Echo, Print and the Conditional Operator

11 12 2010

Octeract Petrie polygon ternary Boolean connec...

Image by Cuito Cuanavale via Flickr

Most of the time the PHP built-ins echo and print are interchangeable in terms of outputting values to the browser window(1). But they do have nuances which may come in handy.  Print is a one-for-one deal, that is it takes only one argument and it returns a value of 1 always, rain or shine.  Echo on the other hand, can output more than one argument if you separate each one with a comma but it returns no value at all.

Where these differences really matter is when you use a conditional operator.  Depending on where you use either print and/or echo, your choice of which to use may enhance your code or break it.

Here’s an example whose style is admittedly unsuitable for the enterprise; the code suffers from a blatant lack of clarity. The online manual says that one should refrain from stacking ternary operators but I happily do so with the following snippet to show the differences between the two built-ins.

$clrs = array('r'=>'red', 'b'=>'blue');
$color = $clrs["b"];

echo "Love is ",  
  (print !(print (
    print ( ($color == "blue") ? 
      print "{$clrs['b']} ? " : print "{$clrs['r']} ? ")? 
                               "true" : "false")?
                               " (1) " : "")?: 24)? 
                               'x7' : ' hours';

/** Result:
     Love is blue ? true (1) 24x7
     IN: PHP5.3-PHP7; (See

The way to tackle the above code is to recall that PHP’s ternary operator is a little weird, since it is left-associative instead of right-associative like most ternary operators in other languages. So, start with the very first expression followed by a question mark, i.e. ($color == ‘blue’)? which displays “love is blue” when true and print returns a value of 1. In fact, whether $color’s value, print always returns 1, which makes the overall value of that expression 1. This result causes the next print command to display “true” and return 1, too. Now when that expression evaluates and its result is a true, so the expression takes on the value of 1 and “(1)” displays. To have some more fun, I mischievously apply the ! operator on that expression negating its value so that the expression renders false. That comes in handy as I use the conditional operator ?: (first appearing in PHP5.3) which short-cuts matters. Since the expression is false, it takes on the value of 24. Again, I use print to display the information, so it returns 1 as the expression’s value for use by echo. Echo has two arguments, the first being the string “Love is” while the second is an expression used in yet another ternary expression whose true result concludes this exercise by displaying string x7 .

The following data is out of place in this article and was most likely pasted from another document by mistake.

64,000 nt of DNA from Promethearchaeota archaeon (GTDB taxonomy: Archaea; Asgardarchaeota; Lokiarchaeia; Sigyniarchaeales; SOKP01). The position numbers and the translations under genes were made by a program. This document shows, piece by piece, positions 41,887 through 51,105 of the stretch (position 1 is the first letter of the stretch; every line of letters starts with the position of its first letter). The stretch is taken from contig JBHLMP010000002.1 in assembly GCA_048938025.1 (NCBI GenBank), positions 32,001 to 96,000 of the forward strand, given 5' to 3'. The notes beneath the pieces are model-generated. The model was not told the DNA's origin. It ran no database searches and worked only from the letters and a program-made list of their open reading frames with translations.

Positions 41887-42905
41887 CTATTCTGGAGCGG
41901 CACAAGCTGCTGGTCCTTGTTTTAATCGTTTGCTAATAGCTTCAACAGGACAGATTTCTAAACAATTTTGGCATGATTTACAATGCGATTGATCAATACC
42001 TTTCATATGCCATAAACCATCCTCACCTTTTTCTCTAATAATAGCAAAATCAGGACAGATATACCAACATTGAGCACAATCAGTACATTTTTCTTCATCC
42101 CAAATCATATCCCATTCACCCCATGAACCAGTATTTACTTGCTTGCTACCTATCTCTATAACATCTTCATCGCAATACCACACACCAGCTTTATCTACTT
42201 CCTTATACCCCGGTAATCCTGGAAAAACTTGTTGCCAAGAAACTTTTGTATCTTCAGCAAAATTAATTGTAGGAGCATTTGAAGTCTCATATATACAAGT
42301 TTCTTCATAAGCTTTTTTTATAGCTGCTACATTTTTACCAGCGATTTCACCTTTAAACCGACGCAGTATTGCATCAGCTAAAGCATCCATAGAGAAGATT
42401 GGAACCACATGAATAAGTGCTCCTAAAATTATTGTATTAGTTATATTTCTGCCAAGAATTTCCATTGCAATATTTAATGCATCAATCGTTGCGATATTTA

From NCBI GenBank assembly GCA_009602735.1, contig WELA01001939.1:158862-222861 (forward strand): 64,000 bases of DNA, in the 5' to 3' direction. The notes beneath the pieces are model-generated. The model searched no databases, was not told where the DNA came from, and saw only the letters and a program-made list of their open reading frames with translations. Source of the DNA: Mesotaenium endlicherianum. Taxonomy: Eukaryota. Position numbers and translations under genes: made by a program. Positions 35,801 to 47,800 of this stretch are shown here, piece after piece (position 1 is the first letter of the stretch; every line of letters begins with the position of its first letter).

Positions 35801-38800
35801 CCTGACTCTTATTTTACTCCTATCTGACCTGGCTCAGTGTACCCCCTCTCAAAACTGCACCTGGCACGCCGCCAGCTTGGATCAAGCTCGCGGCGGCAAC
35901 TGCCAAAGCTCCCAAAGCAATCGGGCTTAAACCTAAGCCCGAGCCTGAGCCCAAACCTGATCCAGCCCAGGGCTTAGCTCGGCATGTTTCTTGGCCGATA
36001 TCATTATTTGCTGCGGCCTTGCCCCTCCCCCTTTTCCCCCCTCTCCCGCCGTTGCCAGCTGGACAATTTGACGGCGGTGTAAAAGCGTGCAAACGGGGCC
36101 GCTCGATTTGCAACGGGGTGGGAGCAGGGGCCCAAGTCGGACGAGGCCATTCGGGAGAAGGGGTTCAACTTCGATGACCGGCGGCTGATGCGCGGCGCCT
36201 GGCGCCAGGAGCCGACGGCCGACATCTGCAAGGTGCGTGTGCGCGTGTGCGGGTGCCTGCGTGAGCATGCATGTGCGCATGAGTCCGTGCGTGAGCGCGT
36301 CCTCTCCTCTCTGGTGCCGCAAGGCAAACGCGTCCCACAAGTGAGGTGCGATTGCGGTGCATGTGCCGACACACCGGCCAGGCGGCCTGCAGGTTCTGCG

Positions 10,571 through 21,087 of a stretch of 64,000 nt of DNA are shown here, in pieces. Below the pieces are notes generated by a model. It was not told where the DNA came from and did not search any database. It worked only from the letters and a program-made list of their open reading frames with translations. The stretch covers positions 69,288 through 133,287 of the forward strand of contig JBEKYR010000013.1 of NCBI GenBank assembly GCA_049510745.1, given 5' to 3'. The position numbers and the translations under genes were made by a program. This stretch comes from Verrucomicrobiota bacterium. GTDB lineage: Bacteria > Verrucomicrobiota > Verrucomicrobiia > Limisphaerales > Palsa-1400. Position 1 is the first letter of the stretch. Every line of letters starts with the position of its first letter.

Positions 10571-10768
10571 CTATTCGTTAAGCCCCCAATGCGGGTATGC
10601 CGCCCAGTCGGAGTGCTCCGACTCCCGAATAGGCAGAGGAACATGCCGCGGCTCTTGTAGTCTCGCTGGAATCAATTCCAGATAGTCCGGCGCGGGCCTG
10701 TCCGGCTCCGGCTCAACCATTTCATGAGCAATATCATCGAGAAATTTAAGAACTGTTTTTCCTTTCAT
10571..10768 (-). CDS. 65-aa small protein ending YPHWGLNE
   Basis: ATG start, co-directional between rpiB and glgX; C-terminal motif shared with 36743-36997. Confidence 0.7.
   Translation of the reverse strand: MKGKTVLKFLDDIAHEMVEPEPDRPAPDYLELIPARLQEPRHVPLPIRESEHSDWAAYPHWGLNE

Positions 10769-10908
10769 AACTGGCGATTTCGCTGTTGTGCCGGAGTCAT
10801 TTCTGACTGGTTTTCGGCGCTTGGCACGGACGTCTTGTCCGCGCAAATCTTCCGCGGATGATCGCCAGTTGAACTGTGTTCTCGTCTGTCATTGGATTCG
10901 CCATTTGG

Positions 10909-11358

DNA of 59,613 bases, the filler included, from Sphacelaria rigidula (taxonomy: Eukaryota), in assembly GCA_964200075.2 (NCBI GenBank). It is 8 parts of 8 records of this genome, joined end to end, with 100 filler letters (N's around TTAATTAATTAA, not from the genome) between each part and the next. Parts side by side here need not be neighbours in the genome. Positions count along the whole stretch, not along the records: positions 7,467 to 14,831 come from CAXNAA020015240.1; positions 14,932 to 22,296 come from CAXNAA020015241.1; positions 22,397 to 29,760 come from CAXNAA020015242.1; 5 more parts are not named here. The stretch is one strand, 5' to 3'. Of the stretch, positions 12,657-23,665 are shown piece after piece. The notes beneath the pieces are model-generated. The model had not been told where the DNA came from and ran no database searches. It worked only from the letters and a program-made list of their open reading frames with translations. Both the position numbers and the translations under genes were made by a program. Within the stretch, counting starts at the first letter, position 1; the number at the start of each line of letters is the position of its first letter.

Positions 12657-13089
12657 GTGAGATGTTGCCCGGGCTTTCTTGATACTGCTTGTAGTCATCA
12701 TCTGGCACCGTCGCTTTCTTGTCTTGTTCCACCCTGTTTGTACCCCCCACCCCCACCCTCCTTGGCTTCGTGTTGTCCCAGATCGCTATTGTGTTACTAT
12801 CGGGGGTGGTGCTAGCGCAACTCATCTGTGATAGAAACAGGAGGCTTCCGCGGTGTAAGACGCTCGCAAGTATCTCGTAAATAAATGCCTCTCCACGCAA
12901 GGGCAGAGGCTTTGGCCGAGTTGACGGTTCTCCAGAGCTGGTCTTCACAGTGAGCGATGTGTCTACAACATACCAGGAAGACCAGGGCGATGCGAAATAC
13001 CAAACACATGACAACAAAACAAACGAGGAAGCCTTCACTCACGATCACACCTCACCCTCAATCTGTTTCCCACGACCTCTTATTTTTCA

So, to recap, echo and print will both oblige with displaying information. If you need to display more than one piece of data, you may prefer to use echo as it can take multiple comma-separated arguments. Both echo and print can be used also in ternary or conditional expressions. The main difference is that in these situations echo can only be used to display data, whereas print can return a value so that you may use it to display data as well as to imbue an expression with a value of 1.

You may find the following links of interest if you wish to read more about echo vs. print:

1. If speed is your main concern, one might think that print would be slower since it has to output a value as well as return a boolean. Surprisingly, print may be faster than echo in some situations. In a commentary of 2009, Gwynne Raskind, states that the way PHP is configured may effect echo’s performance, causing it to be slower than print. She also indicates that in some cases the speed of echo and print may even be equal. (See

This work is licensed under a Creative Commons License



3 responses

11 12 2010

Thanks again for the work you do here; it’s appreciated.

Have a Happy Holidays,


14 01 2011
William Estrada

Good article. I personally got in the habit of using print for all user output while I use echo for output for debugging.

17 01 2011
Sharon Lee Levy


Thanks for browsing — glad you liked the article. Interesting how you differentiate between when to use print and when to use echo.

— Sharon

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